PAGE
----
The best collections of classic ghost stories

The Books I Picked & Why

The King in Yellow

By Robert W. Chambers

Book cover of The King in Yellow

Why this book?

Robert Chambers (1865-1933) was one of the bestselling authors of the early twentieth century for novels - now largely forgettable - about shopgirls and adventurers. His fame in our century rests entirely on this book, which includes the four terrifying stories that make up the "King in Yellow" mythos, as well as several other haunted and haunting tales. This edition includes an introduction by Nic Pizzolatto, who included references to the book in his magnificent series True Detective.


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The Face in the Glass: The Gothic Tales of Mary Elizabeth Braddon

By Mary Elizabeth Braddon

Book cover of The Face in the Glass: The Gothic Tales of Mary Elizabeth Braddon

Why this book?

Mary Elizabeth Braddon (1835-1915) may not be known by most contemporary readers...and that's a shame because her stories often include pointed observations about human nature that remain as relevant today as they were when first published. This wonderful collection, part of the superb British Library Tales of the Weird series, begins with an eerie and tragic ghost story, "The Cold Embrace," and ends with the lengthy "Good Lady Ducayne," which is often classified as an early vampire tale. 


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Gothic Tales

By Elizabeth Cleghorn Gaskell

Book cover of Gothic Tales

Why this book?

Famous during her life for her social commentary novels like North and South, Elizabeth Gaskell (1810-1865) was also a spectacularly gifted author of ghost stories (Charles Dickens, in fact, frequently included her ghost tales in his periodical Household Words). This collection would be worth it for "The Old Nurse's Story" alone - considered to be one of the finest ghost stories ever written - but it contains other bone-chilling classics as well.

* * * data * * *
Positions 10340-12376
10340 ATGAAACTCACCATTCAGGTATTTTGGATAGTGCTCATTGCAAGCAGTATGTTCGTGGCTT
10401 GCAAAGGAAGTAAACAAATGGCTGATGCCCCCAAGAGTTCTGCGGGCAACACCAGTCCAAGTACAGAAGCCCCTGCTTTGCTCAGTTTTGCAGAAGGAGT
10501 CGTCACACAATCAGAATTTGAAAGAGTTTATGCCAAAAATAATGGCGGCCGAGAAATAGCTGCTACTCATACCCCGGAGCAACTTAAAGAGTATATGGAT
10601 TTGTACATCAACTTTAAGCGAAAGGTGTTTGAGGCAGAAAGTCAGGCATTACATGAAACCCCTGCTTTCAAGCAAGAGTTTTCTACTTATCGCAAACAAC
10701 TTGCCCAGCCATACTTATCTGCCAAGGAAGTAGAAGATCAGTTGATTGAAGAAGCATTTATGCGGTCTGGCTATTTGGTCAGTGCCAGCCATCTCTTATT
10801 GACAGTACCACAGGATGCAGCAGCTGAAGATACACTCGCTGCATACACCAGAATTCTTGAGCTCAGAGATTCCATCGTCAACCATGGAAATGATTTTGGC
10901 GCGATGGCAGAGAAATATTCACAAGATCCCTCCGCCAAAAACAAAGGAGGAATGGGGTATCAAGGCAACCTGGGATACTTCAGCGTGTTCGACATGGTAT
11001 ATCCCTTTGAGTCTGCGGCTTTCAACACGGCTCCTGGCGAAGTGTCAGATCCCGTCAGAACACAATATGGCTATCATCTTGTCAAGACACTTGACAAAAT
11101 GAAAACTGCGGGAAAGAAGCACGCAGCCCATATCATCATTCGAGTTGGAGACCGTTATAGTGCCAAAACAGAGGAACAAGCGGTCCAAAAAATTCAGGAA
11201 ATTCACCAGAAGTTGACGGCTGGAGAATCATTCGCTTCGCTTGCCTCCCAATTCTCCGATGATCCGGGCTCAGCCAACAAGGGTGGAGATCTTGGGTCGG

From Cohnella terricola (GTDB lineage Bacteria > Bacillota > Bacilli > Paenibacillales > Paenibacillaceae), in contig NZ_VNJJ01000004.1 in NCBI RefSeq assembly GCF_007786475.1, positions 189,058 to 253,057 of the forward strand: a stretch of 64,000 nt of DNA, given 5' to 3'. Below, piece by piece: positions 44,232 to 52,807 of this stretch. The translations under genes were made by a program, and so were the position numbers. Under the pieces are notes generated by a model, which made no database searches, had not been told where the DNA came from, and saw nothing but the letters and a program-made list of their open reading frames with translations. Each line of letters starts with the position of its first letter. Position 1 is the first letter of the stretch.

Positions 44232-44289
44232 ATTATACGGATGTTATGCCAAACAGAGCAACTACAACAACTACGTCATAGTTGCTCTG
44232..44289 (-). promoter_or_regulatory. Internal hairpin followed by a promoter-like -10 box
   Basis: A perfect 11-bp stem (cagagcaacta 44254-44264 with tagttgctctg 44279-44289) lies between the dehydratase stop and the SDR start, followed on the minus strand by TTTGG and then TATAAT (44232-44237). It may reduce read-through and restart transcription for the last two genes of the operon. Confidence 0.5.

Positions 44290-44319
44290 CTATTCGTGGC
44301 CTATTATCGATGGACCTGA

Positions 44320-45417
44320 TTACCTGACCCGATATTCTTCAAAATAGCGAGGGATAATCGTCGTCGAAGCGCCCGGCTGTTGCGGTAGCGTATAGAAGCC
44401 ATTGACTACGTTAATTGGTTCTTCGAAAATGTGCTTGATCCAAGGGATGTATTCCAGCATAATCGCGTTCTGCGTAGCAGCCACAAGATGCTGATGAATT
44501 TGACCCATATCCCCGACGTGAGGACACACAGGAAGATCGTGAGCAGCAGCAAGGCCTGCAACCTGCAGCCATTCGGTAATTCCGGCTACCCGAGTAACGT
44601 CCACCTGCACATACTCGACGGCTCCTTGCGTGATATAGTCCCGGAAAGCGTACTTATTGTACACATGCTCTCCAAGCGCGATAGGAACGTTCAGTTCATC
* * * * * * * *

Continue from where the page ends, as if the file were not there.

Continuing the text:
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Ghost Stories of an Antiquary

By M.R. James

Book cover of Ghost Stories of an Antiquary

Why this book?

Ask any scholar of horror fiction to name the greatest ghost story writer of all time, and chances are good they'll come up with M. R. James (1862-1936). James, who is also highly regarded for his scholarly works and translations, was a provost at King's College, Cambridge who entertained students during the Christmas season with his ghost tales (honoring the old English tradition of telling ghost stories at Christmas). His classics include such justifiably famous stories as "Oh, Whistle, and I'll Come to You, My Lad" and "Casting the Runes" (which was adapted into the classic 1957 movie Curse of the Demon). This edition also includes a superb introduction by David Morrell.


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The Ghost Stories of Edith Wharton

By Edith Wharton

Book cover of The Ghost Stories of Edith Wharton

Why this book?

Fans of literary fiction may not even realize that Edith Wharton (1862-1937), author of novels like The Age of Innocence and Ethan Frome, also loved to write ghost stories, which often revolve around themes of class and gender. This collection includes such gems as the truly unnerving "The Lady Maid's Bell," the eerie yet poignant "Afterward," and "All Souls," one of the most unusual Halloween tales ever penned.


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